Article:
Bd. member decries new budget law


Staff Writer

  • HOWELL — The state’s new 2.5 percent spending cap on school budgets is likely to create a hardship in Howell, according to Robert Antonaccio, the Board of Education’s finance committee chairman.
  • The cap limit, which became law in July, limits budget increases to 2.5 percent instead of 3 percent, and also reduces the amount of money permitted to be kept in the district’s surplus account from 6 percent to 3 percent of the total budget.

    Antonaccio said school districts will be hard-pressed to conduct business under the new regulations.

    Howell’s K-8 district is operating in the 2004-05 school year with a $97 million budget.

    “It [the new law] limits school districts and how they spend and transfer money,” Antonaccio said. “We’ll know better as we go through the budgeting process how it will affect us. By then we’ll know how they’ve finalized the implementation of the bill.”

    Antonaccio said the work on the 2005-06 school year budget will start later this month and continue through to the end of December. The budget will be presented to voters in the April school election.

    Previously, any amount of surplus funds could be rolled over into the next year’s budget, he said. The new law (often referred to by its state Senate bill No. 1701) requires that any surplus in excess of the established limit be returned to property owners as tax relief.

    Antonaccio said permission will have to be obtained from the state before the surplus can be used to offset other expenses.

    He said the state is still “working out the kinks” and will be posting updates on its Internet Web site on how the new spending cap law is to be implemented.

    “The problem now is the state wants to play Big Brother,” Antonaccio said.

    Under the new spending cap, if a school district wants to exceed its previous budget by more than 2.5 percent it must get permission from the state education commissioner for each request in order to make the needed transfer of funds.

    “We don’t need the state looking over our shoulders on how we spend money,” Antonaccio said. “We’ll let them know it ties the hands of the districts.”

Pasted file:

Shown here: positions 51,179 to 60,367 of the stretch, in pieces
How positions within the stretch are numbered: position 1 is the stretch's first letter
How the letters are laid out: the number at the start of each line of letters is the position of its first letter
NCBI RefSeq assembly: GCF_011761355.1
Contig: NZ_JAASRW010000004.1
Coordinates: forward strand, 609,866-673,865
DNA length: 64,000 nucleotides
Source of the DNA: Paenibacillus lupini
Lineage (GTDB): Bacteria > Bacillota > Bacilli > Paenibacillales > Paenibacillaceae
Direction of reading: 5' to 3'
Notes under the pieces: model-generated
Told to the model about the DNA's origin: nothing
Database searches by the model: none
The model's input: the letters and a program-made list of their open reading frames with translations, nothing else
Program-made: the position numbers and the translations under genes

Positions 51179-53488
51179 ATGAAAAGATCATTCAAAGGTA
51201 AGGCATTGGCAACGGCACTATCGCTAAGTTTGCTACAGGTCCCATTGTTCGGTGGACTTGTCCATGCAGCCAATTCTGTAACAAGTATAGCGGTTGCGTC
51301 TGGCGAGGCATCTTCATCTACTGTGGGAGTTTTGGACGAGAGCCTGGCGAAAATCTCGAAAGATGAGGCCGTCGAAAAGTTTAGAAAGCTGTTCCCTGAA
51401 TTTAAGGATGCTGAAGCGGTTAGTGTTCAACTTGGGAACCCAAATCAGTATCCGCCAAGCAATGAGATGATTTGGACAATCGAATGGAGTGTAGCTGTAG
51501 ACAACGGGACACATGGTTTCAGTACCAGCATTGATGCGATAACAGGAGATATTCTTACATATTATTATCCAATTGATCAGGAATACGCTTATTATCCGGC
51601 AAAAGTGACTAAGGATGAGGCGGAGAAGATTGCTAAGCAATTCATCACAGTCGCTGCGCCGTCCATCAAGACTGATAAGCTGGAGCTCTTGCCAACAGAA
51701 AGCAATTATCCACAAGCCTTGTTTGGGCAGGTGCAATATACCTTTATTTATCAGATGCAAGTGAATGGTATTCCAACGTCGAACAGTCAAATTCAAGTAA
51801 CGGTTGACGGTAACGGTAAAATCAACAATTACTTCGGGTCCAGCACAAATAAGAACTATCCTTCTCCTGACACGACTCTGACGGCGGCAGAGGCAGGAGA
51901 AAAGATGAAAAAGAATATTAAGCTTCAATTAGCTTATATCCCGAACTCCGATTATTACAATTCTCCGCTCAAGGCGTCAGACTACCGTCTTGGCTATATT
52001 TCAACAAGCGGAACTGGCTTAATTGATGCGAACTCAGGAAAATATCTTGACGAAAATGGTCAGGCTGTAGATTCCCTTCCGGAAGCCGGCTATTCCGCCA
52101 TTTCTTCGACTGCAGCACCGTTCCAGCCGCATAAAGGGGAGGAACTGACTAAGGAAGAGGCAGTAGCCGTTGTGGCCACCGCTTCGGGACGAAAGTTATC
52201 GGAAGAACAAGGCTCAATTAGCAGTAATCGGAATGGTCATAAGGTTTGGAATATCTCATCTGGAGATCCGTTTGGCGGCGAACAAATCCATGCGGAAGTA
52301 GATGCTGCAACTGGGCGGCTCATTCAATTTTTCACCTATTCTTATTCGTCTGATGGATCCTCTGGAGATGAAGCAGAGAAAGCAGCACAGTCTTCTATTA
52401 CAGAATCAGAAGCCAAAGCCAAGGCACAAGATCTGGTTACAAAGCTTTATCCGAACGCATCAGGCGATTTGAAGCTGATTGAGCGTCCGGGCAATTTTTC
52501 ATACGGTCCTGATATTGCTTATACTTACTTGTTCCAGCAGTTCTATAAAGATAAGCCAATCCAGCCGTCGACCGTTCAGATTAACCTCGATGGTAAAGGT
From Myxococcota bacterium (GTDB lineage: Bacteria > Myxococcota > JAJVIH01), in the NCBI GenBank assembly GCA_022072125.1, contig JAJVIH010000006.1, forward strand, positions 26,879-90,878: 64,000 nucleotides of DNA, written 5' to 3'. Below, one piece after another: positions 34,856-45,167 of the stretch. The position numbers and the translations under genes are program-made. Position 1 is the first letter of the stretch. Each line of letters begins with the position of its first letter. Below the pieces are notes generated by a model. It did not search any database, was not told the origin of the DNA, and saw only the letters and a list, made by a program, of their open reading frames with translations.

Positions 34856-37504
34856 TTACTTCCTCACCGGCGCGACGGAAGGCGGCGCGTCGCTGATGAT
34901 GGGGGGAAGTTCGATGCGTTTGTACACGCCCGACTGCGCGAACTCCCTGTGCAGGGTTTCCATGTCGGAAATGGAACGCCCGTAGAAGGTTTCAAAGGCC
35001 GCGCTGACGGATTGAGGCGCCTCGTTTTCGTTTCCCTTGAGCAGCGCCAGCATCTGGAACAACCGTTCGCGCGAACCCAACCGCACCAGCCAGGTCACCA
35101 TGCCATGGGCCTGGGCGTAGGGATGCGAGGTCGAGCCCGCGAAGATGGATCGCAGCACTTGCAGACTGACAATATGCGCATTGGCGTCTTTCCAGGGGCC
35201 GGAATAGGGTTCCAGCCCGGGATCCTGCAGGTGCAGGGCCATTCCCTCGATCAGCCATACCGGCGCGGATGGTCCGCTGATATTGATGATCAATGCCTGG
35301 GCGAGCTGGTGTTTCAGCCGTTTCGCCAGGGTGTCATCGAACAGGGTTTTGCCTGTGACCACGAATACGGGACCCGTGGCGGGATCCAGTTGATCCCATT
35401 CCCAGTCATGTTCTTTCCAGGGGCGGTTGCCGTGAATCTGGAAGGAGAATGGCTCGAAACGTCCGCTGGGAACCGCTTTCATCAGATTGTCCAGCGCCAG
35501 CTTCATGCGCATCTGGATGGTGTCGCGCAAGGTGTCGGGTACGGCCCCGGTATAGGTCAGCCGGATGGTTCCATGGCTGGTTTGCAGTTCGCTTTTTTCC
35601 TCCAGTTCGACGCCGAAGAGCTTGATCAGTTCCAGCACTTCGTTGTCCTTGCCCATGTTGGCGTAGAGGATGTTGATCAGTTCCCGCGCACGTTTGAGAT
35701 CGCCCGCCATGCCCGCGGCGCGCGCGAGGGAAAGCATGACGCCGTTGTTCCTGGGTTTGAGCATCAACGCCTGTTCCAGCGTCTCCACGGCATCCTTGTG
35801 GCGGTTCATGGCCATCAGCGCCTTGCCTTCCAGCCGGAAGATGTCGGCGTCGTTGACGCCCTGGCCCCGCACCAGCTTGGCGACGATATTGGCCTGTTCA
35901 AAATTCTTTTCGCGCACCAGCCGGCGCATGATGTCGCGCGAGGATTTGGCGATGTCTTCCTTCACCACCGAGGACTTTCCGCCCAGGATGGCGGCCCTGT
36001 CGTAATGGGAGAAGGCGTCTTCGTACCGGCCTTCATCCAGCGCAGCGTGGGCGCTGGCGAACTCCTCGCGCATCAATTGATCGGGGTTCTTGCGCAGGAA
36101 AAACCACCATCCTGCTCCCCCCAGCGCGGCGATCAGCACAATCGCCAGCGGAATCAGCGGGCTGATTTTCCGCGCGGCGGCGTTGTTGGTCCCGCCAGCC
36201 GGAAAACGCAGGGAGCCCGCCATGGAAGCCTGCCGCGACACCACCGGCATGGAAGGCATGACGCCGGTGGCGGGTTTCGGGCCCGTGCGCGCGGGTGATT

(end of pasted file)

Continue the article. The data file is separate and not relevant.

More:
According to Antonaccio, collective bargaining alone will make it impossible to adhere to a 2.5 percent cap and will negatively impact the district’s hiring of needed administration personnel.

    “If you have a 4 percent teacher’s [salary] increase, how can you cap at 2.5 percent?” he asked.

    Antonaccio said items such as budget transfers and courtesy busing also will be negatively affected if the 2.5 percent cap holds. He said the board may have to look to cut services elsewhere in the budget in order to continue to provide courtesy busing.

    Courtesy busing refers to bus transportation that is provided to students who live close enough to a school so that bus service for them is not mandated by the state. The district extends the bus service as a “courtesy” rather than requiring the student to walk to school.

    In the three months since S-1701 became law, critics of the legislation have said that while it may produce short-term property tax relief, they believe it will create significant problems for school boards that are forced to deal with growing enrollments and the desire to provide certain programs and courtesy bus service.

    Proponents of the law have said they believe it will be a way to bring public school spending under control.

    One state assemblyman has introduced a bill to repeal the new law, which was signed by Gov. James E. McGreevey during the summer as part of a property tax relief package.